Red Bull team principal Christian Horner says that Formula 1 itself must pay the financial penalty if it allows new teams to join the grid in future.
F1 has operated with a ten team field since the 2017 season, and all squads share the same pool of prize money. If an eleventh team were to enter the sport, that fund would be diluted and each team would receive a reduced amount.
With Andretti Autosport, the American brand owned by former McLaren F1 driver Michael Andretti which races in IndyCar, publicly stating its keenness to join Formula 1 at the earlier opportunity last year, the question of how viable the prospect of an eleventh squad joining the top tier of motorsport is has been asked repeatedly.
For Horner, there are clear benefits to a further expansion, but he believes current teams should not face an economic penalty.
‘Money is ultimately going to be a significant factor,’ Horner told reporters after Red Bull driver Max Verstappen won the inaugural Miami Grand Prix.
‘I see a question, really for [F1], that if they want more teams, they’re obviously going to have to dilute their share of the fund, because it would be unfair to expect the other teams to pay for the additional new entrants to come in indirectly.
‘I think it’s great that there’s the interest from new brands, and a team like Andretti, a great name, but I think it’s something that, with [F1 owner] Liberty [Media], it’s their business model that they need to work out for the future.’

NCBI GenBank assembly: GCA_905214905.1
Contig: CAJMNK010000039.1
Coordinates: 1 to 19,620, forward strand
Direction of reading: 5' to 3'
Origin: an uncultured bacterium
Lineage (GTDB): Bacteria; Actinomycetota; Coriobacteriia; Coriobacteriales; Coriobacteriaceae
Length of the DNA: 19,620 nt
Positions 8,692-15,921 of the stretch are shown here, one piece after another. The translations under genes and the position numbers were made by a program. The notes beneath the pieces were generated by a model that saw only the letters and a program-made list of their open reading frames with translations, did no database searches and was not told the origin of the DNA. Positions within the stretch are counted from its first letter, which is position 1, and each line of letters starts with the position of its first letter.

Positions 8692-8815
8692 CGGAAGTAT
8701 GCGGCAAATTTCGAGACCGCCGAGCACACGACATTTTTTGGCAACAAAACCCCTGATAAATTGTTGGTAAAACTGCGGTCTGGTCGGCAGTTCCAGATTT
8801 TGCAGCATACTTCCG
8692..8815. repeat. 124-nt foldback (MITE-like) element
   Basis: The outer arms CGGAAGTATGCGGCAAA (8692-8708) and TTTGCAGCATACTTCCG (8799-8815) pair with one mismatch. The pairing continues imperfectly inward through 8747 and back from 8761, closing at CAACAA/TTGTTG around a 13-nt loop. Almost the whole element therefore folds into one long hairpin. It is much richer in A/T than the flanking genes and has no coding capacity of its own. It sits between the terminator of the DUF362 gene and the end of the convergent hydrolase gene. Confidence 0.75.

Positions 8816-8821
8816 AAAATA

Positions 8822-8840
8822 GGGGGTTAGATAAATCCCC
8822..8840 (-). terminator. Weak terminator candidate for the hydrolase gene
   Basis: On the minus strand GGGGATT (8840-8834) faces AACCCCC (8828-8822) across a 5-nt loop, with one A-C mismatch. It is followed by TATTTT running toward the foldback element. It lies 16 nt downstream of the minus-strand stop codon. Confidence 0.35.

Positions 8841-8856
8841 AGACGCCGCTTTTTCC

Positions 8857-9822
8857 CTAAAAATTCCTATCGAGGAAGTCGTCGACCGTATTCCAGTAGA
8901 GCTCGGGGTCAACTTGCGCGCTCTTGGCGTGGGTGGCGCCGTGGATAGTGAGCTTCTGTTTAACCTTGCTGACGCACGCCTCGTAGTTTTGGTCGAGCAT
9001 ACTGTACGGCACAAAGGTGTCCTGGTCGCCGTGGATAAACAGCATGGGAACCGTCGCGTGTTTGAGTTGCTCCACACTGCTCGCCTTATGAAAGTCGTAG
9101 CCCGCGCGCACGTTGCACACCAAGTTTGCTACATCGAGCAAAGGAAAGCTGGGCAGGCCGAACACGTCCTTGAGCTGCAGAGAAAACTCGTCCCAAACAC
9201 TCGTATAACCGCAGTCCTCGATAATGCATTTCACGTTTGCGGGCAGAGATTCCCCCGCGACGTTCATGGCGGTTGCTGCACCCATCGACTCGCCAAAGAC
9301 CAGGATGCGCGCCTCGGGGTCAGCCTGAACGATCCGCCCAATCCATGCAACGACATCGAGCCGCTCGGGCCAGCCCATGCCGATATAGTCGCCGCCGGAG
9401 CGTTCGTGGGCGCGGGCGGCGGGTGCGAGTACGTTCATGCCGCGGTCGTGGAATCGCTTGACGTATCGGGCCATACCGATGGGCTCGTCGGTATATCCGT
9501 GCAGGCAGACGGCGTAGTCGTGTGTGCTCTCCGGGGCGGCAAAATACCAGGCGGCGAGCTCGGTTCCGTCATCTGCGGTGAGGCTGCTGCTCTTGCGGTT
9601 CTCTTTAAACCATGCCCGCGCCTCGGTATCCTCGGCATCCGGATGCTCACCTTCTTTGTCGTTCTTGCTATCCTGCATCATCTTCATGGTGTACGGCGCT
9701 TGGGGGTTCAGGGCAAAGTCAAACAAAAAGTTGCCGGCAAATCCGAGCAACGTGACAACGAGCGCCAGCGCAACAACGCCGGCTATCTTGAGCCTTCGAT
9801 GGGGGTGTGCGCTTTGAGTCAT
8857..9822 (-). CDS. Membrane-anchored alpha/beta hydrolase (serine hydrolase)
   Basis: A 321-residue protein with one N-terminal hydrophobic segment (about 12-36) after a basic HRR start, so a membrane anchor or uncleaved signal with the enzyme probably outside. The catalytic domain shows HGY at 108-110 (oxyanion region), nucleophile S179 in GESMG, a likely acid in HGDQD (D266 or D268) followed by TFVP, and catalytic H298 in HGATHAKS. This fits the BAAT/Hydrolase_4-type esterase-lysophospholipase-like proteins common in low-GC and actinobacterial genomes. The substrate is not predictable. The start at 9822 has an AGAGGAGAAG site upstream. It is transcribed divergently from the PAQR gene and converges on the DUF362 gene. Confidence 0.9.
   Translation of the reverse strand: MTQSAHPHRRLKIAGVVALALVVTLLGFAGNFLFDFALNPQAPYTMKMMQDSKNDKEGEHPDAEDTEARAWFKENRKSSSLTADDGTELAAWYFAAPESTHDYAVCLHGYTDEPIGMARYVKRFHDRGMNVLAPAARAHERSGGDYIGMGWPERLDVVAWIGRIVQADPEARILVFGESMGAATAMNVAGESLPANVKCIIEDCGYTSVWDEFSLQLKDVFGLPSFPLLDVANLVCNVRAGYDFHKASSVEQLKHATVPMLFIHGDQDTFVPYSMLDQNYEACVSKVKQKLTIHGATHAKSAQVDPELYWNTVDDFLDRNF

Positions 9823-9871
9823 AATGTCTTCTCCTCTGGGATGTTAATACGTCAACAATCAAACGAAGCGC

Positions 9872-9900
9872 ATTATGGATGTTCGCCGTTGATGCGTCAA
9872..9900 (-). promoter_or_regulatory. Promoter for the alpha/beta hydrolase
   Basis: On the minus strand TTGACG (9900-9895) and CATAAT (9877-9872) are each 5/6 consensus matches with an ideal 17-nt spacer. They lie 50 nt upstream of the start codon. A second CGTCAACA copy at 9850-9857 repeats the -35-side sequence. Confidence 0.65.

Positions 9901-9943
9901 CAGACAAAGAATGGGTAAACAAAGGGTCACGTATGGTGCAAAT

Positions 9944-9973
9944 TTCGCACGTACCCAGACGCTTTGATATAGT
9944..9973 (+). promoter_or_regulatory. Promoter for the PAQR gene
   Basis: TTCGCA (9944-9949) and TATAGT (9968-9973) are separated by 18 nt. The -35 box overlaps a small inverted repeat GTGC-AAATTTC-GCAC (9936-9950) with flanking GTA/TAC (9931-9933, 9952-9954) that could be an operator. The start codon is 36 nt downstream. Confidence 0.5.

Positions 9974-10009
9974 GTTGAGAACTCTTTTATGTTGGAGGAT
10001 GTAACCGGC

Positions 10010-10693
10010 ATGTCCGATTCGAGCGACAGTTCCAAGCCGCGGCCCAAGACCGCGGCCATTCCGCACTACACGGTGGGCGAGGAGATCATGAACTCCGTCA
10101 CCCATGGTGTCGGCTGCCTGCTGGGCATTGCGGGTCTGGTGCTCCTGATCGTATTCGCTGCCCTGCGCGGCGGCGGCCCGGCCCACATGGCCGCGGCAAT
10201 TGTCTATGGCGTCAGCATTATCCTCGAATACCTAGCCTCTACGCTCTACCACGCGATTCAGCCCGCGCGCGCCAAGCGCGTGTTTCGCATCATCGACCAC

The most recent team to join Formula 1, Haas, has faced financial strife throughout its time in the sport and has been unable to challenge high up the grid order to race wins and podiums. Andretti were linked with takeovers of both the Haas and Alfa Romeo-Sauber teams late last year but were unable to strike a deal after preliminary discussions.
Volkswagen Group is also set to join Formula 1 in 2026, when its engine designs are next to due to change, with both its Audi and Porsche brands being represented. Whether a full works team will be built is unclear, with Audi rumoured to be looking for a potential partnership or partial takeover of McLaren, while Porsche has been heavily linked with a Red Bull engine manufacturing deal.
Horner says that both parties have held discussions, but an agreement remains some way off.
‘It is obviously great, the commitment that VW stated, as a parent company to both Porsche and Audi, that they’ve both got the intent of going into Formula 1,’ Horner explained.
‘We’ve just started a new journey as a power unit manufacturer for 2026, so, of course, it would be logical for us to look at all discussions about a potential cooperation.’ It’s still very early days.’
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